Thursday, September 28, 2006

The Door Still Lets in Hallway

The last thing you did was slam the door so hard
it bounced back open
and I saw that splatter of blood
on the wall from the Friday murder—resembling
a Munch sky,
or the cod’s mouth as it lay in the bucket
gasping for ocean, unable to comprehend
the difference between one side of a split second and the other.

Wednesday, September 27, 2006

Early Morning Squardron Posted by Picasa

Autumn morning mist on the Grand River Posted by Picasa

Tuesday, September 26, 2006



What does it take to control
so many, a few, or one—
words tempered with dreams,
a plan, an idea, a side-road dalliance
in the daisies ideas are?

Perhaps a single word
at the right moment, as when
your dog is running for the street
and you yell, “Come!”,
knowing that it listening will avoid
fate for at least a minute

and no longer.

Sunday, September 24, 2006

A Note Left Against Ibsen's Shoe

A Note Left Against Ibsen's Shoe

Ejlert, you're sooo late.
We sacrificed this scene without you

and have gone to the harbour.

The clouds are howling into the fiord—

the colour of dropping leaves—

don't kill yourself to meet us.

Remember the train ride

downhill through Aquavit increments

from Bergen to Oslo?

Ejlert, you're such a drunk

in a sober era—get high on words instead,

the way you did at University.

Don't meet us at love turned

to stone; we'll be inside

with the petrified man from Gomorrah.

— Hedda

The petrified man from Gomorrah

Friday, September 22, 2006

Shift Worker

I watch my father go. Later,
he returns

to leave again. Always at odd hours.
Perhaps between a bath and a story, or when morning clouds
settle three poles down the road (you know,

that land surrounding the castle and the dragon—that land
noone claims). I watch

my father in constant motion
between meals and the elsewhere which occurs
behind doors/downtown/across the street/at odd

angles to a drill press/tumbling through Sunday
in a shot glass/repairing the sofa/in the snow

of a Motorola black and white tv before
the test pattern mantra of tuned in.

I watch my father, but he never becomes.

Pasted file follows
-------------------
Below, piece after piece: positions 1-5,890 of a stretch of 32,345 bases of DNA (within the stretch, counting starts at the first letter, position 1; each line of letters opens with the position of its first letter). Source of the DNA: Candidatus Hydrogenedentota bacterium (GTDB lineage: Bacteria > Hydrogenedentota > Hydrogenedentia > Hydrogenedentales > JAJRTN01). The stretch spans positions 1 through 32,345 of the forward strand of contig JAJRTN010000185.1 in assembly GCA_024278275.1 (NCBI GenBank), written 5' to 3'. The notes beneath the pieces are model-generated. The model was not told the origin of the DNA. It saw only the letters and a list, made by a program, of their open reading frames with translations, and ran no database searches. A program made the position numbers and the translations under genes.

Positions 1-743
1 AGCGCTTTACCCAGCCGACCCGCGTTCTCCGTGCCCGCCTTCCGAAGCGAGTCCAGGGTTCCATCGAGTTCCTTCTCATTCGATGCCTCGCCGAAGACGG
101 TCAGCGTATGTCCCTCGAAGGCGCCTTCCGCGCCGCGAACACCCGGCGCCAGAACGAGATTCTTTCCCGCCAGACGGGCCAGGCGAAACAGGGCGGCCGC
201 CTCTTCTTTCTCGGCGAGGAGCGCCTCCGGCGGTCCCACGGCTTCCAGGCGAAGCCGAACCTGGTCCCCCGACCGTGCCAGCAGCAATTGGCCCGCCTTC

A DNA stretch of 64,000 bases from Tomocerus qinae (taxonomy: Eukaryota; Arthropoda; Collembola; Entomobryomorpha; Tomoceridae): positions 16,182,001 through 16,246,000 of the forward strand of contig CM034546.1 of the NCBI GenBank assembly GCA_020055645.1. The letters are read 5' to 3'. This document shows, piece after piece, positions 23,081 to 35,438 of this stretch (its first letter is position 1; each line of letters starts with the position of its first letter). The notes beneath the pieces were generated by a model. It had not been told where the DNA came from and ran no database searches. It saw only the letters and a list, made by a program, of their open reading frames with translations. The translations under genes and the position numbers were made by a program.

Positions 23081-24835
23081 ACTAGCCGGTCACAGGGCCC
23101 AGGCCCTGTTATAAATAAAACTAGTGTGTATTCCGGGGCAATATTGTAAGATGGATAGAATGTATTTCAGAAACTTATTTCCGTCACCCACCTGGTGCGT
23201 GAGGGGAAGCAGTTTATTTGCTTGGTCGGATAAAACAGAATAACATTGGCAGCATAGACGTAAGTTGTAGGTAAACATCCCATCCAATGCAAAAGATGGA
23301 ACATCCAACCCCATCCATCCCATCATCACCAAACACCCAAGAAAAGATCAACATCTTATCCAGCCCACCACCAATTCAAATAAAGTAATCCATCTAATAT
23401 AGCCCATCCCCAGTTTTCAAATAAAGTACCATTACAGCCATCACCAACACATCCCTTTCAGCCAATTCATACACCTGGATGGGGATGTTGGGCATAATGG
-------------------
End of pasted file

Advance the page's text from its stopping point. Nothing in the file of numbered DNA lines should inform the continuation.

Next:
Wednesday, September 13, 2006

Watching a Woman Read Poetry

You’re reading poetry. I can’t imagine you anywhere
but here. Sun sets and clutters the buildings with
music. Yes, colours are music and soft voices and emotions
flung across time’s tapestry like a comforter.
Cuddle up and digest the day turning into memory—
a midnight snack of arguing over cloud lions, peaches,
the direction between one point and the next—straight line,
although a lingering curve is sensuous. You’re reading
poetry. I can’t imagine anything beyond the sound of a drill,
the gasping compressor, how wood swells with changing
weather, dust distributed unevenly with each opening
of the loading dock doors. I know how grain inhales stain
as though it’s putting on a dress, a tux, a pair of socks.
You’re reading poetry in a voice I associate with nursery rooms,
library back corners, a tet-a-tet between two absolute
universes dancing at opposite ends of an opulent room—
a gentle pat on the back in the middle of a rush hour crowd
waiting for the subway—a smile from the woman standing
in the rain—the sound a memory makes when it returns. Forever.


the human spirit
lives, nomatter which fence side
it finds itself on

Friday, September 08, 2006

Making a Living out of Poetry

Haiku for the baptism,
sonnet for the wedding—drive-by shotgun words ringing (or)
tires on fresh asphalt delivering to a destination, for a price—
and passing countryside (a promise to revisit) sometime soon.

Bank account battles a rose. Clouds bend to pick up a penny.
Music’s supplied by accordions like reflections in windows
facing the news, guessing at words.

Monday, September 04, 2006

Woman waiting after the rain, Oslo Harbour Posted by Picasa

Oslo Subway arriving Posted by Picasa

Neuswanstein in the alps Posted by Picasa

Munich in the rain. Posted by Picasa

Friday, September 01, 2006

Another One Bites the Rust

This distance between—and lawns, gardens, bungalows—
cars from the first bondo Studebaker to cruise control Corolla—mind tooled
to a metal press, pieces of iron forced into form—this product
of unfinished pieces, snippets of song and walks to corner stores,
down spur lines, this person of Saturday night hockey and haze—
this meat and potatoes political philosopher camping, at the cottage—
this worker, whose soul has been outsourced to Mexico and Taiwan—
it’s Thursday night at the mall and he finishes his Big Mac.

Rust spreads across his face, makes his joints grind as he walks
to the garbage bins with dinner’s waste, tosses them in and continues
down the mall’s south walk—past Sally’s, Tom The Tailor, Bethany’s,
Cinnamon Heaven—this figure fading into the undying twilight
that death by change emits long after the old world has been buried.